Wal-Mart's China imports cost 400,000 U.S. jobs during 2001-2013: report
(Reuters) - Wal-Mart Stores Inc's (WMT.N: Quote) import of goods from China led to the loss of over 400,000 jobs in the United States between 2001 and 2013, according to a report from a U.S.-based non-profit think tank.
The world's largest retailer likely accounted for 15.3 percent of the growth in the U.S. goods trade deficit with China in the same period, the Economic Policy Institute (EPI) said in a report on Wednesday.
United States goods trade deficit with China increased almost fourfold to $324.2 billion in the 12 years till 2013, with Wal-Mart accounting for $48.1 billion of the total, the EPI said.
"Wal-Mart has aided China's abuse of labor rights and its violations of fair trade (norms) by providing a conduit for the distribution of artificially cheap and subsidized Chinese exports to the United States," the EPI said.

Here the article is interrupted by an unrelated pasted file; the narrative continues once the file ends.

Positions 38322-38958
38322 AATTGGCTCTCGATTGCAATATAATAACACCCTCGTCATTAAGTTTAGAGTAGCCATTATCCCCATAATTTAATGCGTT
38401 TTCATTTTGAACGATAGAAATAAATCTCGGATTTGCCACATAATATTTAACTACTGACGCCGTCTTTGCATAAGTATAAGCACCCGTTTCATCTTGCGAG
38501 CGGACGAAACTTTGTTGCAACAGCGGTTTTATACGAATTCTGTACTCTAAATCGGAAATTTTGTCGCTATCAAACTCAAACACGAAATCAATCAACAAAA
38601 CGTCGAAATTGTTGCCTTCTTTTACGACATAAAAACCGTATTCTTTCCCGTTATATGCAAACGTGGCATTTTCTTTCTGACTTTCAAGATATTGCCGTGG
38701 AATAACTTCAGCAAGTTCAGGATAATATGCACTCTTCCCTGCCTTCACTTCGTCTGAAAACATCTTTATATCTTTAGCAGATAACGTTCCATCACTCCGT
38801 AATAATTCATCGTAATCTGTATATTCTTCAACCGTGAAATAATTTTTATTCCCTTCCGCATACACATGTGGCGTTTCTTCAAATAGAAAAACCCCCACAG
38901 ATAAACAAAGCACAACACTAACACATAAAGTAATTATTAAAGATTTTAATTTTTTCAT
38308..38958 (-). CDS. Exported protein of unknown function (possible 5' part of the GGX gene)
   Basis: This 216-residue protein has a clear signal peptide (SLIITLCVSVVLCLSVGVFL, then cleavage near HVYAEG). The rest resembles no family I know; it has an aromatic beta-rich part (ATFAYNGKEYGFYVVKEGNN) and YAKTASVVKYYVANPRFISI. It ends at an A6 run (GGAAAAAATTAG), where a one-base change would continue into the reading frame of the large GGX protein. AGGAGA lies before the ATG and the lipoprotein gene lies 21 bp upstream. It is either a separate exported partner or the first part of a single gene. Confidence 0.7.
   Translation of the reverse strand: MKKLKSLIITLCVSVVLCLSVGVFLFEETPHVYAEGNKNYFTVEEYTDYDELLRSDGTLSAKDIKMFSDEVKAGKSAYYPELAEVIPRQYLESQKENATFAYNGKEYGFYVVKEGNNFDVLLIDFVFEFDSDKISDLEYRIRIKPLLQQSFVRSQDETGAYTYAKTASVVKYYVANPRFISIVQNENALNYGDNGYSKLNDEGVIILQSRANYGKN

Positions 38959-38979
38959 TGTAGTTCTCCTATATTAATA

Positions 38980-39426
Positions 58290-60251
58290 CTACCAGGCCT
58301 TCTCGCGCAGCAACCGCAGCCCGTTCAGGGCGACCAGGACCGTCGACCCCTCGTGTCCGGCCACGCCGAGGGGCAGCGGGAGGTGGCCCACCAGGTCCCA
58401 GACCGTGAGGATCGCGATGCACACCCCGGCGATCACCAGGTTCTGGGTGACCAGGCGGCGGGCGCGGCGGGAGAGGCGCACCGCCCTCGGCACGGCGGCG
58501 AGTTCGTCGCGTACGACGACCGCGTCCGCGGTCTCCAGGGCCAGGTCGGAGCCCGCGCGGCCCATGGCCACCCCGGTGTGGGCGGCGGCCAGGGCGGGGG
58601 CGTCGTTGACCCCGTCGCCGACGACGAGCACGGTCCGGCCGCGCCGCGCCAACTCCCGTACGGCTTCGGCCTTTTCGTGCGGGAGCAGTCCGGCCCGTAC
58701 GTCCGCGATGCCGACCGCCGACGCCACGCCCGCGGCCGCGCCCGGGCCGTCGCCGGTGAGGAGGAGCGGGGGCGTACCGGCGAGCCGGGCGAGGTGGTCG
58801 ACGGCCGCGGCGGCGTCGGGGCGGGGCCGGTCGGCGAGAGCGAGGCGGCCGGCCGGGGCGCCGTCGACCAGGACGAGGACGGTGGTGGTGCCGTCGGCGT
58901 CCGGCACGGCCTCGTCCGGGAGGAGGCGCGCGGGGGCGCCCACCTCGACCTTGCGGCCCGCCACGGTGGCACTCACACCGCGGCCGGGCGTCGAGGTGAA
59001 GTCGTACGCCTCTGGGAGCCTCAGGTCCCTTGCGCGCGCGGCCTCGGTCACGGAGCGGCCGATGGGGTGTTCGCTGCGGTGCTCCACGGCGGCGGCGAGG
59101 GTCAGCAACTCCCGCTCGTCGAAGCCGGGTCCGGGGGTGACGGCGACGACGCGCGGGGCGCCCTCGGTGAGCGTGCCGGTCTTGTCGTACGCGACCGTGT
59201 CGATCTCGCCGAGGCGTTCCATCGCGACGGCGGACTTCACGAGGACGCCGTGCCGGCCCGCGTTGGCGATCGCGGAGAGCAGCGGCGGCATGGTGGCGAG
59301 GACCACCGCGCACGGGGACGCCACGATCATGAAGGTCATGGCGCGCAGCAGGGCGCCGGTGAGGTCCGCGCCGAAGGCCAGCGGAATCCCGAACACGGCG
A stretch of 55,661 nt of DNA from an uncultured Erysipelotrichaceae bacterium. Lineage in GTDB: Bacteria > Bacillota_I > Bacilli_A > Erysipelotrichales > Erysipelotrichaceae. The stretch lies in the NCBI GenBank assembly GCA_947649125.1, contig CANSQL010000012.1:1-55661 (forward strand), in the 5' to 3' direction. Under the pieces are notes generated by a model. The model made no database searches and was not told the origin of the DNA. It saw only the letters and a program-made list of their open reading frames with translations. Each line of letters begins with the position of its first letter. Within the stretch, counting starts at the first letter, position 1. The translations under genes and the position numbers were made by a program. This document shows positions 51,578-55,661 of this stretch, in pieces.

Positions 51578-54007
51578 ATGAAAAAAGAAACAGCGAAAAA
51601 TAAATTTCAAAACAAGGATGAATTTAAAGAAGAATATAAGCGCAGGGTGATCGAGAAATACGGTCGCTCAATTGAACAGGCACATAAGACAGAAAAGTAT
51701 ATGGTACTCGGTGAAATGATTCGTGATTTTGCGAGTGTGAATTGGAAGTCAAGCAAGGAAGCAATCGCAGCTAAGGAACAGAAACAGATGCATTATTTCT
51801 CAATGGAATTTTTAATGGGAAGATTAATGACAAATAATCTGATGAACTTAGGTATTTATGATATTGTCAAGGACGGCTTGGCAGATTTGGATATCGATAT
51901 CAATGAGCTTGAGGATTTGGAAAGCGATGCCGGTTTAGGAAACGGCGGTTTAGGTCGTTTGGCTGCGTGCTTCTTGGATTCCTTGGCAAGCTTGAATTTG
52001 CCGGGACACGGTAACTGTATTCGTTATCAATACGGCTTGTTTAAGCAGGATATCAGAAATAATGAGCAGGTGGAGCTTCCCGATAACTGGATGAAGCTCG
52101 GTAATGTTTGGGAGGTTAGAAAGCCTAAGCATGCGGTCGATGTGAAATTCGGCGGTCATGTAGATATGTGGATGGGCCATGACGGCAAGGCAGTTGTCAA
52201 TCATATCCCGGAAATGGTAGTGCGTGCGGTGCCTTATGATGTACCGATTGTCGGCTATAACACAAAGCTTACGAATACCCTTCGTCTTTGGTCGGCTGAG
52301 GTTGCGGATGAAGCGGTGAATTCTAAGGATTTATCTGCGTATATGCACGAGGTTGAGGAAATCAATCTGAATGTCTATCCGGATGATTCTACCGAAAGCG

The EPI also said Wal-Mart's plan to source more U.S.-made goods had resulted in very few actual manufacturing jobs being created.
Wal-Mart said EPI's analysis was "flawed" and that the company adds jobs through areas of its business such as supply chain, logistics and distribution.
Wal-Mart also cited a report by Boston Consulting Group that said the company will create an estimated 1 million new U.S. jobs by 2023 through its U.S. manufacturing initiatives, including direct job growth of about 250,000.
The EPI said the rising U.S. trade deficit and more Wal-Mart imports will likely displace much more manufacturing jobs than the company creates in the United States over the next decade.
Wal-Mart had said in 2013 it would buy an additional $50 billion of American-made products by 2023, which would bring total spending on domestically-sourced goods to $250 billion. Continued...